Descriptors: Prediction, Infants, Adults, Eye Movements
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Nicoladis, Elena; Marentette, Paula; Pika, Simone – Developmental Science, 2019
Monolingual English-speaking preschool children tend to process number gestures as unanalyzed wholes rather than use the one-to-one (finger-to-quantity) correspondence. By school age, however, children can use the one-to-one correspondence. The purpose of the present studies was to test whether children learn one-to-one correspondence through…
Descriptors: Monolingualism, English, Preschool Children, Nonverbal Communication
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Wijeakumar, Sobanawartiny; Kumar, Aarti; Delgado Reyes, Lourdes M.; Tiwari, Madhuri; Spencer, John P. – Developmental Science, 2019
There is a growing need to understand the global impact of poverty on early brain and behavioural development, particularly with regard to key cognitive processes that emerge in early development. Although the impact of adversity on brain development can trap children in an intergenerational cycle of poverty, the massive potential for brain…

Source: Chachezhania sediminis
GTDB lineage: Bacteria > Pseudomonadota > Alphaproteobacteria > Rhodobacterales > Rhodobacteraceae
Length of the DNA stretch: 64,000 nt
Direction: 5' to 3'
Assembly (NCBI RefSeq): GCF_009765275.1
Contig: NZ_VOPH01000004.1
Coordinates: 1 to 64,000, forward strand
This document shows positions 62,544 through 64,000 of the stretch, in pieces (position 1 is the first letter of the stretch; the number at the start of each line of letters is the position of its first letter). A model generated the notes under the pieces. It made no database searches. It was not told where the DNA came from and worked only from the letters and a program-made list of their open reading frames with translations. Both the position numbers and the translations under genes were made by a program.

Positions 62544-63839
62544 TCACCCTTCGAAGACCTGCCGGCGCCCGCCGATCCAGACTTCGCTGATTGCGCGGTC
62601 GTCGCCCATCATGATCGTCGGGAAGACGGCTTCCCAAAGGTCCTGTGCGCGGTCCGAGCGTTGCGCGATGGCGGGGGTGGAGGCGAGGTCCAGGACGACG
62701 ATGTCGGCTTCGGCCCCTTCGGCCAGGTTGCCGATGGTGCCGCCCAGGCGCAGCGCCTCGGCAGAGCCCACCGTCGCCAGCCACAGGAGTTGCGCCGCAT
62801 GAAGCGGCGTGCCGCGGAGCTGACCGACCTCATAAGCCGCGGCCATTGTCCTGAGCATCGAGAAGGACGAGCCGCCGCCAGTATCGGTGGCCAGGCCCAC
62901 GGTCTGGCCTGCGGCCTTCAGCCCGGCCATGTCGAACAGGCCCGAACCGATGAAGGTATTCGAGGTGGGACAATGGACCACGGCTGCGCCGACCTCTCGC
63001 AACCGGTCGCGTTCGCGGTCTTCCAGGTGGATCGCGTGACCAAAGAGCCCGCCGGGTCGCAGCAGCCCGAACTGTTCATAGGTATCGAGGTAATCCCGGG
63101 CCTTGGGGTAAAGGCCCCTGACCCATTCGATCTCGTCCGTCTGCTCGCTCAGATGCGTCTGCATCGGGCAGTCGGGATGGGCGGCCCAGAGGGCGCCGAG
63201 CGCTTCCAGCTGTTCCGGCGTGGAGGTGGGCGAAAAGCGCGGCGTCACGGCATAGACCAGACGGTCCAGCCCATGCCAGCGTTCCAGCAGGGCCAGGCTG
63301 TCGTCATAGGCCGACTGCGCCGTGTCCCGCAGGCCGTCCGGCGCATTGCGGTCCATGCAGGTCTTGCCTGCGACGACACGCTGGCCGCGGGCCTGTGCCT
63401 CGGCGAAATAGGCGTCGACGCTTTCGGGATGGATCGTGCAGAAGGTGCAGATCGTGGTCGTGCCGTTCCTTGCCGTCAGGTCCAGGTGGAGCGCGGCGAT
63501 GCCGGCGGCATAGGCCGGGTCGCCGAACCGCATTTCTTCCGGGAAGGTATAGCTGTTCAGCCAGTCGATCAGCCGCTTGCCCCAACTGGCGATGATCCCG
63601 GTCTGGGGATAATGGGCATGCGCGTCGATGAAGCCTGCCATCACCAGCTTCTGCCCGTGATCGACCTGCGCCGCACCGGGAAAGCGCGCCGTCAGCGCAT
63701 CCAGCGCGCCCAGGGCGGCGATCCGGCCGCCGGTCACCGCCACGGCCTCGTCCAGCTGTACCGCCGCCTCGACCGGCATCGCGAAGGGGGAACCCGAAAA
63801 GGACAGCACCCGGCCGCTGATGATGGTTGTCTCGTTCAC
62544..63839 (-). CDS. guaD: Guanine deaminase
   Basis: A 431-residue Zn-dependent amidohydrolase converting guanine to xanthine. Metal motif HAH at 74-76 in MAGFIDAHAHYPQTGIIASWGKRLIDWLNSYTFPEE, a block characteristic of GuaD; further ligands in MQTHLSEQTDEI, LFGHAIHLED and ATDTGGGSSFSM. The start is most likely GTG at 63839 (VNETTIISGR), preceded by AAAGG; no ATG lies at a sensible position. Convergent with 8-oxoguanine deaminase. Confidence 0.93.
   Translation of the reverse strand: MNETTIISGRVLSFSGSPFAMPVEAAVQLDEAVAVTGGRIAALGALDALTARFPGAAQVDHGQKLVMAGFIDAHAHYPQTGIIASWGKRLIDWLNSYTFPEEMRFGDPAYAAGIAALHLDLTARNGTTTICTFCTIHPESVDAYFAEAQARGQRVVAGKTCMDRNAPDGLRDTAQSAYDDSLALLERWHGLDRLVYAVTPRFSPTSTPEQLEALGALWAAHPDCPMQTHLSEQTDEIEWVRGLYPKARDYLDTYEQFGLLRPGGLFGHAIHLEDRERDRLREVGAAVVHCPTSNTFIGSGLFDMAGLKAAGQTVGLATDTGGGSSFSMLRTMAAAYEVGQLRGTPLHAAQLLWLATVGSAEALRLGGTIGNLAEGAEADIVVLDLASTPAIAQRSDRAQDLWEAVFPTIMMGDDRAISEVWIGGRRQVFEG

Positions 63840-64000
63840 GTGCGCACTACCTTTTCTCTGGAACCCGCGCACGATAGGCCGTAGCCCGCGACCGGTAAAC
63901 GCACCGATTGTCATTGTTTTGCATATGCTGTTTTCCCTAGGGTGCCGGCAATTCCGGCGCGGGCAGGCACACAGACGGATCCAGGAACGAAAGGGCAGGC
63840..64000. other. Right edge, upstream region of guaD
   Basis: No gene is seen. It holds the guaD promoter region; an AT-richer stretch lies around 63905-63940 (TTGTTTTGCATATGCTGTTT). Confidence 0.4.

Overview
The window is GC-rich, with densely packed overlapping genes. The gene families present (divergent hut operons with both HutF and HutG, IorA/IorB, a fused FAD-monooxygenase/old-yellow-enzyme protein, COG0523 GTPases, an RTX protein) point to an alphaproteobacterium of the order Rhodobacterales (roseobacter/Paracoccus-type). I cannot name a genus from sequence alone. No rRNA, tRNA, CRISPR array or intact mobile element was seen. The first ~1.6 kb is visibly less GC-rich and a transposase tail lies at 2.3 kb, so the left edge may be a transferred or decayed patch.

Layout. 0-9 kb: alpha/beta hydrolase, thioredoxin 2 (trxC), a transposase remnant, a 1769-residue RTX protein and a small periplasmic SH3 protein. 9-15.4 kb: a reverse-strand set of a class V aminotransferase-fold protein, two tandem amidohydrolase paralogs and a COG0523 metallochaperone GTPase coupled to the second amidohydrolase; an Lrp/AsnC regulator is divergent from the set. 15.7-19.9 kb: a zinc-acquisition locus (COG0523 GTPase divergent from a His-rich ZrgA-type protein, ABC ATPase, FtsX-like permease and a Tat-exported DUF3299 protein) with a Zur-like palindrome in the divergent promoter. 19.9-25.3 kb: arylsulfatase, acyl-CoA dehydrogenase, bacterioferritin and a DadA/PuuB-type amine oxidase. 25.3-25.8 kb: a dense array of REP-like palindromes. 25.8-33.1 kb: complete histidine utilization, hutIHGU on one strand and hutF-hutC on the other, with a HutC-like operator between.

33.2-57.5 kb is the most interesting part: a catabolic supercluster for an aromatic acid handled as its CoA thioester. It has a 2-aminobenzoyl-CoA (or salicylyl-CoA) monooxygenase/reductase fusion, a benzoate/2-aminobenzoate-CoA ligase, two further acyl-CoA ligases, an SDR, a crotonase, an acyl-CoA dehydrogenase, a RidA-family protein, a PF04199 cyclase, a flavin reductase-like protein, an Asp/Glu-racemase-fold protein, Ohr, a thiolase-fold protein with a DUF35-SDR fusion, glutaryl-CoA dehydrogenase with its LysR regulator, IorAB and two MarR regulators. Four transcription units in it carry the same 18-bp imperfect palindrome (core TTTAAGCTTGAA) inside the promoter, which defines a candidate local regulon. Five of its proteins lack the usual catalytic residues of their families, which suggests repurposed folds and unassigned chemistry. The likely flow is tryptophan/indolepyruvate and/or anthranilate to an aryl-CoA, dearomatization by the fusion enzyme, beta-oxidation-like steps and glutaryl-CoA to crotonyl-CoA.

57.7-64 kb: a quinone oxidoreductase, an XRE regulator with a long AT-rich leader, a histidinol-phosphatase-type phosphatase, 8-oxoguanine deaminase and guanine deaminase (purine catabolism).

Descriptors: Rural Areas, Brain Hemisphere Functions, Poverty, Correlation
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May, Lillian; Gervain, Judit; Carreiras, Manuel; Werker, Janet F. – Developmental Science, 2018
In this work we ask whether at birth, the human brain responds uniquely to speech, or if similar activation also occurs to a non-speech surrogate 'language'. We compare neural activation in newborn infants to the language heard "in utero" (English), to an unfamiliar language (Spanish), and to a whistled surrogate language (Silbo Gomero)…
Descriptors: Speech Communication, Birth, Neonates, Prenatal Influences
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Horváth, Klára; Hannon, Benjamin; Ujma, Peter P.; Gombos, Ferenc; Plunkett, Kim – Developmental Science, 2018
A broad range of studies demonstrate that sleep has a facilitating role in memory consolidation (see Rasch & Born, 2013). Whether sleep-dependent memory consolidation is also apparent in infants in their first few months of life has not been investigated. We demonstrate that 3-month-old infants only remember a cartoon face approximately…
Descriptors: Memory, Infants, Sleep, Habituation